12 Hours ’till I’m Gone
I have 12 hours to finish everything. Today’s my last day in the office before sabbatical. Tomorrow and the next day we’ll be at an Annual Conference and then the day after that…I’m gone. As we say in Spanish, I’ll be “historia!” Actually, we don’t say that in Spanish. 11 hours 58 minutes.
As Samuel Johnson said, “when a man knows he is to be hanged in a fortnight, it concentrates his mind wonderfully.” The same could be said for a sabbatical although with less permanence. So this is me concentrating.
Basically I’m supposed to have done everything I was going to do in the next three months: articles written, proposals drafted, strategies developed, personnel matters sorted out, budgets created, and crises averted. You’ll be surprised to learn I haven’t gotten it all done.
I’m curious as to how I’ll react, perhaps not the first morning, perhaps a few days into the sabbatical, when I wake up and realize that somehow the church is carrying on just fine without me, thank you very much. Somehow, probably incredibly to you, the church will stumble forward even when I’m not at my post. False humility aside, will my contribution be missed? (Here’s where you respond to this post with sincere outbursts of affection and affirmation).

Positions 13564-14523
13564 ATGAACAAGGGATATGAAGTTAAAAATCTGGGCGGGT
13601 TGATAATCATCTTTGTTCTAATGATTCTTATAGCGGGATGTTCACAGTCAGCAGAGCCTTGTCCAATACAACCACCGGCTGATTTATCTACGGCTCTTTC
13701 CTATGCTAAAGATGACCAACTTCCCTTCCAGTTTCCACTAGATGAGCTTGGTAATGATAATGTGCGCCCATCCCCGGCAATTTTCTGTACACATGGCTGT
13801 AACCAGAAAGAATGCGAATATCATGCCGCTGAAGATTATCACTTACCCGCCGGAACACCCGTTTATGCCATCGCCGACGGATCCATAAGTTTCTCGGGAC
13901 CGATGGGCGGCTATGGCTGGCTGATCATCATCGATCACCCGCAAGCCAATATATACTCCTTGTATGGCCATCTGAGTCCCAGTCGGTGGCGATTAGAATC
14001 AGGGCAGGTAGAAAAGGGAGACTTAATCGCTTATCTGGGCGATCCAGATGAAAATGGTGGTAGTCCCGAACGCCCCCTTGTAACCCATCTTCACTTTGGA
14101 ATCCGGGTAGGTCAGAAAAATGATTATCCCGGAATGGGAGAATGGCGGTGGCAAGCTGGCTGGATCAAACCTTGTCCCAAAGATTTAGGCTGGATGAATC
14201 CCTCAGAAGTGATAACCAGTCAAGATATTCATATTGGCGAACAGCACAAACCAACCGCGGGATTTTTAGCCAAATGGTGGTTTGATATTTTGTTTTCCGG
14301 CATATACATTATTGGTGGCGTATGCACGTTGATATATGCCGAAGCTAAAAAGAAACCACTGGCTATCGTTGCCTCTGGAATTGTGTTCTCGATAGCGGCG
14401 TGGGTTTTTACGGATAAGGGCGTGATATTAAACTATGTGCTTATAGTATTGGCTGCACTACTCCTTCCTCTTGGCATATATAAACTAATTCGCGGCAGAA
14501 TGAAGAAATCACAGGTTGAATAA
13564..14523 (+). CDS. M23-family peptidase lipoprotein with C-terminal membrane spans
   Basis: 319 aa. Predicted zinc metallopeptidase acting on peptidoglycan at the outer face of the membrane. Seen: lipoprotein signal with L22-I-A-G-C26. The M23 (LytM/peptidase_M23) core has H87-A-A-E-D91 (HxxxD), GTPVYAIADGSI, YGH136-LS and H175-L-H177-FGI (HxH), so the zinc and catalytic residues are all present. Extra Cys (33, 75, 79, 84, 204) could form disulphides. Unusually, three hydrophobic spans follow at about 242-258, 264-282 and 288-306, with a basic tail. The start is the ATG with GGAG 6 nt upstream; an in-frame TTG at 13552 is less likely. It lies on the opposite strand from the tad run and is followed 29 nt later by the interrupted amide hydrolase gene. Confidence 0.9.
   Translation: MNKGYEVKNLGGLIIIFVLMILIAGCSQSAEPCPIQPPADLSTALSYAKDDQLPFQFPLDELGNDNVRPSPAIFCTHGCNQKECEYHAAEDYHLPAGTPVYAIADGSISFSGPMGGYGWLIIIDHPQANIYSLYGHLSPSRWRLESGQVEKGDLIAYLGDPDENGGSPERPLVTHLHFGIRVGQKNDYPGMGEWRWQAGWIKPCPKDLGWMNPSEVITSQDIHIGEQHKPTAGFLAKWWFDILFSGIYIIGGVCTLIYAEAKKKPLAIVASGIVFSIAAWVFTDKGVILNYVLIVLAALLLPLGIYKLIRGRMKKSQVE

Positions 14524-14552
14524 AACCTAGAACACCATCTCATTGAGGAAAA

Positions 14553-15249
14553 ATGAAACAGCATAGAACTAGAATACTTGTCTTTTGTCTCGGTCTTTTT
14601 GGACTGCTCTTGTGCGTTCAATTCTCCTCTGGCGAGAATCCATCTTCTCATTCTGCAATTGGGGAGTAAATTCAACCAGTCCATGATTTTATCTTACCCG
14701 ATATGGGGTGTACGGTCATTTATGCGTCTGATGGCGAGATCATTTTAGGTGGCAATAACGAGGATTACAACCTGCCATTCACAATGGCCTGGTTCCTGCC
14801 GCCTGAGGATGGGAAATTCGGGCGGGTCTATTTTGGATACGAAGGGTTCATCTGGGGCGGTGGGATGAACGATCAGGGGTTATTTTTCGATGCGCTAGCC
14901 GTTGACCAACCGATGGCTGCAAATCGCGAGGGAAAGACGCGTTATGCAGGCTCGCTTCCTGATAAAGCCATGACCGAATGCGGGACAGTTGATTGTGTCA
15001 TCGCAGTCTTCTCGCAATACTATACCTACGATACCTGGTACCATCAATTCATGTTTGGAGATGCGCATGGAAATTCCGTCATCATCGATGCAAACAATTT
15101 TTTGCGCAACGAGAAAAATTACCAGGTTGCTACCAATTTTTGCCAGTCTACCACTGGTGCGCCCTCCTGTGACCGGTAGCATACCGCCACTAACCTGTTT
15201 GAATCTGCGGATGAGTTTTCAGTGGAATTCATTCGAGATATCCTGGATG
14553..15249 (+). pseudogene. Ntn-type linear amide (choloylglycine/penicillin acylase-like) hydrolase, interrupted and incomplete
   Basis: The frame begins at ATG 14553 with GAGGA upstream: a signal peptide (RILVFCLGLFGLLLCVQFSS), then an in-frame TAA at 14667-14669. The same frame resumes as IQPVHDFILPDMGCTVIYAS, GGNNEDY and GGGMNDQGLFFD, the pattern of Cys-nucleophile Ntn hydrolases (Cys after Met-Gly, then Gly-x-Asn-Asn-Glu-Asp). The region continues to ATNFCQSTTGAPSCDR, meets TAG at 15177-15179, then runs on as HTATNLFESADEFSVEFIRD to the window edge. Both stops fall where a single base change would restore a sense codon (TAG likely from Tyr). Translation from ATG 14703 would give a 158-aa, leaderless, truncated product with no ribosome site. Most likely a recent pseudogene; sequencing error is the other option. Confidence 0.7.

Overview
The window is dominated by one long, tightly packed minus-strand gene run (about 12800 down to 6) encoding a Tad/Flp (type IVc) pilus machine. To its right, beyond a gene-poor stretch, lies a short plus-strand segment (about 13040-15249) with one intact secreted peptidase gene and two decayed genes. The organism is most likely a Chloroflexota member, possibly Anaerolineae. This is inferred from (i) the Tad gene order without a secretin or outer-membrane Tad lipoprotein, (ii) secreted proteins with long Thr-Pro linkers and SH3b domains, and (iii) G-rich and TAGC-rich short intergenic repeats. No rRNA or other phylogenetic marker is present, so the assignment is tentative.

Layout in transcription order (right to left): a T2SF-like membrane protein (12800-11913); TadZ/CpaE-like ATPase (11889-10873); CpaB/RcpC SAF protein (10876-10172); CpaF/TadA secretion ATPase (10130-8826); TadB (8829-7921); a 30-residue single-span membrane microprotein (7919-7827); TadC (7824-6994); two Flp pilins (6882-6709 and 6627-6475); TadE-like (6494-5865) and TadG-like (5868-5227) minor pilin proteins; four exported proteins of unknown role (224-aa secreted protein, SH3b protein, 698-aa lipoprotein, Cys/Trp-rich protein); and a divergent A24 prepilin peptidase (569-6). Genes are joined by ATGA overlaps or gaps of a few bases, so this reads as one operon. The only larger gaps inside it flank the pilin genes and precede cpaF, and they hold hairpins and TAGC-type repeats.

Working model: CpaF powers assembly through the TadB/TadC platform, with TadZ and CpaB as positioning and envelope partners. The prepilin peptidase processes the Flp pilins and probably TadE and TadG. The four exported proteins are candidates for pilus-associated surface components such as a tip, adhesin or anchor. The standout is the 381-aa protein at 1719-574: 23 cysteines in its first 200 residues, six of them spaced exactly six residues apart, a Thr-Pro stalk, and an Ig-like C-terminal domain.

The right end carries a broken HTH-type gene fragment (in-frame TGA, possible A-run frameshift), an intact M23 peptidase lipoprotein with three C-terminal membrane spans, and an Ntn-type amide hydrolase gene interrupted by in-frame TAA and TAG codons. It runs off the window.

But balancing that concern is my excitement about my project. Every sabbatical needs a project; it’s how we justify our time away. So I’m telling stories and making videos of the stories. Stories from the Book, in the oral tradition. As though the stories had been told to me and now I’m re-telling them so they won’t be lost. But unfortunately no one every told most of them to me, they read them to me and had me read them to myself. Which is different. More accurate, but poorer.
All due respect to Gutenberg but I like the oral tradition. I like campfires. I like the sound of the voice, the pauses, the tightening of the vocal chords, the lungs filled with volume for the fearful character; I like the smile on the lips, the crinkle of the eyes, the searching for the right word while the hearers wait for it. But most of all I love the pause at the end of the story. When the listeners realize that together they’ve experienced it. Each one in their own mind, but together they’re re-lived the action, the suspense, the climax, the denouement. Today I wrote the skeleton of one of the stories. It starts off, “There were these two trees.” Of course, it’s the story of the garden. At the end, we will have been in that greenness and will have felt the bark of those two trees, if I tell it well.
So please don’t create any crisis while I’m gone and if you do, fix it yourself. And please tell me you missed me when I come back. And please know that I’m enjoying every minute of these three months and hope to tell some of the stories well, and drink coffee with my wife in the mornings, and linger in the Word. And please, somebody, turn off that count-down clock!